Public Lands during COVID-19


by Marissa Lorenz

Following the Stay-At-Home Order from Colorado Governor Jared Polis last Wednesday
and the advice of the Colorado Department of Public Health and Environment (CDPHE) and the Centers for Disease Control and Prevention (CDC), there have been many closures or other operating modifications in public services and private business. Among so many regulatory directives, it can be hard to know what is permitted and what is not. And one of the arenas where that confusion is becoming more and more apparent is that of outdoor recreation.

Although the executive order prohibits unnecessary travel and activity, Polis has been vocal in encouraging outdoor activity, such as walking, hiking, and nordic skiing, where social distancing practices can still be employed. The two directives can be hard to reconcile. So below are the most up-to-date decrees from our public lands agencies, explaining what is available to the public and what access has been restricted.

US Forest Service in CO:
Rocky Mountain Region officials are temporarily discouraging continued recreational use on the national forests and grasslands. While trails and roads may be open for use, facilities like visitor centers, entrance kiosks, restrooms and more will be closed. Currently, the guidance temporarily allows for the limited local day use of trails and rivers. The guidance is based on a risk assessment conducted by Forest Service officials to determine significant risks that would be difficult to mitigate given the demonstrated risk of COVID-19 exposure in large, concentrated gatherings of people. If a trailhead is closed, access to that trail is considered “limited,” but may sometimes be accessed from a different point. Backcountry camping regulations vary by area. Consult individual forests and districts online to
find out what is open or closed.

Colorado State Parks:

Colorado State Parks remain open, but all playgrounds, campgrounds, dispersed camping and camping facilities (including yurts and cabins) at Colorado’s state parks as well as camping at State Wildlife Areas are closed to use. Colorado Parks and Wildlife visitor centers, service centers and offices are also continuing to restrict access to the public. Restrictions and closures remain subject to change.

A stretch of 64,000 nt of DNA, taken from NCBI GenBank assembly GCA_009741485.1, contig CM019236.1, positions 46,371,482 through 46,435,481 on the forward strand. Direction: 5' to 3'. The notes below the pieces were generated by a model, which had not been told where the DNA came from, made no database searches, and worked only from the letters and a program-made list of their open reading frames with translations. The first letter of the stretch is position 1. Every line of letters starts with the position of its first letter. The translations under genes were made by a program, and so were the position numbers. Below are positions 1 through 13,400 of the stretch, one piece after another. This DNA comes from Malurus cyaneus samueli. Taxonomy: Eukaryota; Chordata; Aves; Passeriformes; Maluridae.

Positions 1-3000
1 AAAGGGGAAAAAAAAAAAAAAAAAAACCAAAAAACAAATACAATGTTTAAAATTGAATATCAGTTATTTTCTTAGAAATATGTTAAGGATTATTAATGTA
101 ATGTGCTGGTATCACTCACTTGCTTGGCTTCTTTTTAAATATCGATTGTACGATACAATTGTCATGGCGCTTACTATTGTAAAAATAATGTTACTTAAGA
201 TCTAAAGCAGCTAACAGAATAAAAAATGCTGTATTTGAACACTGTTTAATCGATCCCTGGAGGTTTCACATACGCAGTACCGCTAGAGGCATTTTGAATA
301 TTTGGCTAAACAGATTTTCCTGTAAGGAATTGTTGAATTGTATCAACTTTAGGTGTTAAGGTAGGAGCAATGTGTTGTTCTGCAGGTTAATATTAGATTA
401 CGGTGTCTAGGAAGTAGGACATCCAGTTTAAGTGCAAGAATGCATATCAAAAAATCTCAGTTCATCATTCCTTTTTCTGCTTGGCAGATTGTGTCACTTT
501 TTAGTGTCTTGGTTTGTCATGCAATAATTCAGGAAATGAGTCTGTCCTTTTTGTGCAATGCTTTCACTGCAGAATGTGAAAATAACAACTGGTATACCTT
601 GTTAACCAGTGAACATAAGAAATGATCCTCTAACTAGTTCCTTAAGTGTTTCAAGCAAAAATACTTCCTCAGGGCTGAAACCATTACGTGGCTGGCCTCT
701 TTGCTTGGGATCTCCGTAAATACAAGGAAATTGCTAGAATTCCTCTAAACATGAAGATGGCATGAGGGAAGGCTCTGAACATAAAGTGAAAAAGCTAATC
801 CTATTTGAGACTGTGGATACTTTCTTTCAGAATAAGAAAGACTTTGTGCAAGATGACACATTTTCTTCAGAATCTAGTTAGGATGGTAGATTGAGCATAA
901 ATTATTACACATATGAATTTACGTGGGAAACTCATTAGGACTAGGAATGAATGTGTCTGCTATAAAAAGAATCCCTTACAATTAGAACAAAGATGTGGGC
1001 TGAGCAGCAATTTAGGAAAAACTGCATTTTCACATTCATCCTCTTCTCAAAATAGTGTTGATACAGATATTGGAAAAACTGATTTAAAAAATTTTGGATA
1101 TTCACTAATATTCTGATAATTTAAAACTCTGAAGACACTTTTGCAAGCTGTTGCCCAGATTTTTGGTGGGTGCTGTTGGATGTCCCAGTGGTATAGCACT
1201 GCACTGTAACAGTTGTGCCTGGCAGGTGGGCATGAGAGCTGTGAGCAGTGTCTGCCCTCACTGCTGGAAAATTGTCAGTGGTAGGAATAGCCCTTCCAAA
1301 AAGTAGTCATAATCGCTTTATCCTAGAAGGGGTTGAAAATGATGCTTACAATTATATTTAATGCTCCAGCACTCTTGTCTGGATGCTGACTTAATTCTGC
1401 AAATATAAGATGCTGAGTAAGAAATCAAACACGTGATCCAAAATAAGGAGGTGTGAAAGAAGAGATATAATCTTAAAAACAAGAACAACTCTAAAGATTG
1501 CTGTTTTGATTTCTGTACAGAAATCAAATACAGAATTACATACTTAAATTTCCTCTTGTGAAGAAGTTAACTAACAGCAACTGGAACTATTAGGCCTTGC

BLM in Colorado:
Visitors may continue to enjoy BLM-managed public lands in a safe and responsible manner. The Bureau of Land Management recommends visiting areas close to home while avoiding very popular or crowded locations where social distancing may be difficult and limiting group activities to members of your household. Please note that existing rules and regulations apply. Entrance fees have been waived. Other fees, such as overnight camping, cabin rentals, group day use, and use of special areas will remain in effect.

The BLM is temporarily restricting in-person public access to visitor centers and public rooms in our Colorado offices. Please check with individual offices regarding customer services available by phone or email.

National Park Service in Colorado:
The National Park Service (NPS) announced this week the temporary waiving of entrance fees. NPS is modifying its operations on a park-by-park basis in accordance with the latest guidance from the Centers for Disease Control and Prevention (CDC) and state and local public health authorities. While most facilities and events are closed or canceled, many outdoor spaces remain accessible to the public.

Rocky Mountain and Mesa Verde National Parks are currently closed to all visitors. At other Colorado national parks and monuments, visitors centers, campgrounds, and picnic areas are closed. Outdoor spaces and trails remain largely open to the public in these sites, including Colorado National Monument, Great Sand Dunes, Black Canyon of the Gunnison, Dinosaur National Monument, Curecanti National Rec Area, and Florissant Fossil Beds.

Before visiting, please check with individual parks regarding changes to park operations. If you choose to visit a national park, please ensure that you follow CDC and state
and local guidelines to prevent the spread of infectious diseases and practice Leave No Trace principles. Updates about the NPS response, including safety information, are posted on

When visiting public lands:
Visitors are urged to do their part when visiting your public lands. It is recommended they bring their own supplies. Be sure to follow local, state, and CDC guidance.